4 – Population data from the U.S. Census Bureau, Traffic data from inrix.com/scorecard. Seventh District locations are highlighted.
5 – The overall ranking of the State Business Tax Climate Index is derived from five components: state income tax, sales tax, corporate tax, property tax, and unemployment insurance tax. The corporate tax has the third heaviest weight of the five components at 19%. The corporate tax subindex is divided into three of its own subindexes. The first subindex revolves around the structure of a state’s corporate tax rate, its level, and how many brackets and how quickly does a corporation’s tax liability reach the highest bracket. The second subindex examines variables related to the corporate tax base, such as the caps and number of years allowed for carryback and carryforward, gross receipts tax deductions, and whether or not the state has an alternative minimum tax. The final subindex studies the size and effectiveness of tax credits. Seventh District locations are highlighted.
6 – See p. 59 and p. 64 of https://files.taxfoundation.org/20171016171625/SBTCI_2018.pdf.
7 – Table reports present value of incentives, gross state and local business taxes, and net business taxes after incentives, all calculated as percent of present value of value-added. All incentive and taxes are weighted average, using value-added weights, across all 31 export-base industries, for a new facility starting up in 2015. Table also reports the state’s share of private value-added, which is used to create national averages across these states. Incentives as a percent of gross taxes are simply ratio of the two other columns. All present value calculations use 12 percent real discount rate, and consider facility with life of 20 years. The U.S. incentive percentage is weighted by a state’s gross state product. Seventh District locations are highlighted.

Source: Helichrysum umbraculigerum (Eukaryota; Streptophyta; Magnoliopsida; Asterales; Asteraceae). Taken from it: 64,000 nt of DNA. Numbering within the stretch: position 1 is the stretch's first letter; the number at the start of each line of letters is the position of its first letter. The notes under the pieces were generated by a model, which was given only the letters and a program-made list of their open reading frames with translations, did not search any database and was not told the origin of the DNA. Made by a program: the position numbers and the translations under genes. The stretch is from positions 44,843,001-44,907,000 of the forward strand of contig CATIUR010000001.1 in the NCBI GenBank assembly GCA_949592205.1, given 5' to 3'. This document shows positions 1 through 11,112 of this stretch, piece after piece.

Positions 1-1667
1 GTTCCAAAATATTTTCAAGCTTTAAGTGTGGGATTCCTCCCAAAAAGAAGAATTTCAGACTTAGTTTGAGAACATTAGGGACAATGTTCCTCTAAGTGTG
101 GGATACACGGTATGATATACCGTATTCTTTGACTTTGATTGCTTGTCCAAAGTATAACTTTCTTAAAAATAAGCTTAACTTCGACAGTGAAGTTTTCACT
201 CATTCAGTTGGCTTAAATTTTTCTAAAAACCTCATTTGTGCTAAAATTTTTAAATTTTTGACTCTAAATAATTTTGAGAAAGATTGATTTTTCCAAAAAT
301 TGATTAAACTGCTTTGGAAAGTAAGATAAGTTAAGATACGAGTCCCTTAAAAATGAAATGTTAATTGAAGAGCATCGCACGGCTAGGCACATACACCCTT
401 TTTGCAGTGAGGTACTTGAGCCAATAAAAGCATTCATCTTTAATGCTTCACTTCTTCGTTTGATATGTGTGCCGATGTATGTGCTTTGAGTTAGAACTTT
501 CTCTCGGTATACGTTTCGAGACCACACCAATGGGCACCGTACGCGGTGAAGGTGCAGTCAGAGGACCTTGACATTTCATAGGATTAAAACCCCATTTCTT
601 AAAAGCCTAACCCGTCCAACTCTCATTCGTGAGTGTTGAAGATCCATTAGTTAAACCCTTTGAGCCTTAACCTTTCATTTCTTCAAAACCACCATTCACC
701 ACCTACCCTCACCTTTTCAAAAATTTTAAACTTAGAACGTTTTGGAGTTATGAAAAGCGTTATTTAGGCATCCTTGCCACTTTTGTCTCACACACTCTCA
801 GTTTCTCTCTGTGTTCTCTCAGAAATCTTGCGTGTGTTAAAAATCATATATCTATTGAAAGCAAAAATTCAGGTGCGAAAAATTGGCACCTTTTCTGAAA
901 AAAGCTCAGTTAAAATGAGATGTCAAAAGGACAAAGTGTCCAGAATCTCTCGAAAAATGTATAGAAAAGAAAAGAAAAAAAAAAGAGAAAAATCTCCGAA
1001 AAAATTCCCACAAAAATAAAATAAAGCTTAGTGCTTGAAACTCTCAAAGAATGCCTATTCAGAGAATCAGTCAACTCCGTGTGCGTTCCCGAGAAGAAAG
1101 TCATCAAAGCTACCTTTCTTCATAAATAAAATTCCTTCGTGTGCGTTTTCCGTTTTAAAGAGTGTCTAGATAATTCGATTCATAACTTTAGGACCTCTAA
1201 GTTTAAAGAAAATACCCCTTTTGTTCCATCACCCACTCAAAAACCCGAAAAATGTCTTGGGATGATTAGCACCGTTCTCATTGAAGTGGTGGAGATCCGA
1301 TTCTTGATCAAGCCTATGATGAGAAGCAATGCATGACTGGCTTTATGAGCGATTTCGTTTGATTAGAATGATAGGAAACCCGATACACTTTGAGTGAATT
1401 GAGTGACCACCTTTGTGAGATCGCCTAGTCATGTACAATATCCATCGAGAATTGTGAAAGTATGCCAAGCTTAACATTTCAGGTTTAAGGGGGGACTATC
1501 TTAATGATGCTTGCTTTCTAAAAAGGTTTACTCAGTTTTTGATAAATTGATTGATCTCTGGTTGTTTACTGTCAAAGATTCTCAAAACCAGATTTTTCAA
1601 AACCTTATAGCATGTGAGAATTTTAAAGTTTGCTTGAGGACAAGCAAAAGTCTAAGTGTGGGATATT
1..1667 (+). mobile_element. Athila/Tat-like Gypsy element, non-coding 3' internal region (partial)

8 – See p. 2 of https://images-na.ssl-images-amazon.com/images/G/01/Anything/test/images/usa/RFP_3._V516043504_.pdf.
9 – The criteria to define STEM- and non-STEM-related occupations were taken from the U.S. Census Bureau. See www.census.gov/people/io/files/STEM-Census-2010-occ-code-list.xls.
10 – See https://www.indystar.com/story/money/2017/09/28/if-amazon-chooses-indianapolis-heres-where-h-2-q-should-go/685599001/.
11 – See http://www.tmj4.com/news/local-news/making-a-pitch-possible-locations-for-amazons-hq2-site.
12 – See p.1 of https://images-na.ssl-images-amazon.com/images/G/01/Anything/test/images/usa/RFP_3._V516043504_.pdf.

Is Michigan’s Low Unemployment Rate Misleading?

By Martin Lavelle

In a blog entry last year, I investigated the tightness of Michigan’s labor market after the state’s unemployment rate had reached its lowest point since 2001. More recently, in June 2017, Michigan’s unemployment rate achieved yet a new low during the current expansionary cycle, falling to 3.8%. The summer of 2000 is the last time Michigan’s unemployment rate fell below 4%. How does Michigan’s current labor market compare with that of 2000?

Analysis of Michigan Household Survey Data

Among popular labor market indicators, the unemployment rate is far and away the most recognized.(1) The unemployment rate is calculated by dividing the number of working age unemployed persons by the total labor force (i.e., unemployed plus employed). These readings of the total labor force are determined from the “household survey” (more details here). For one to be included in the labor force, one has to be 16 years or older and either employed or actively seeking employment.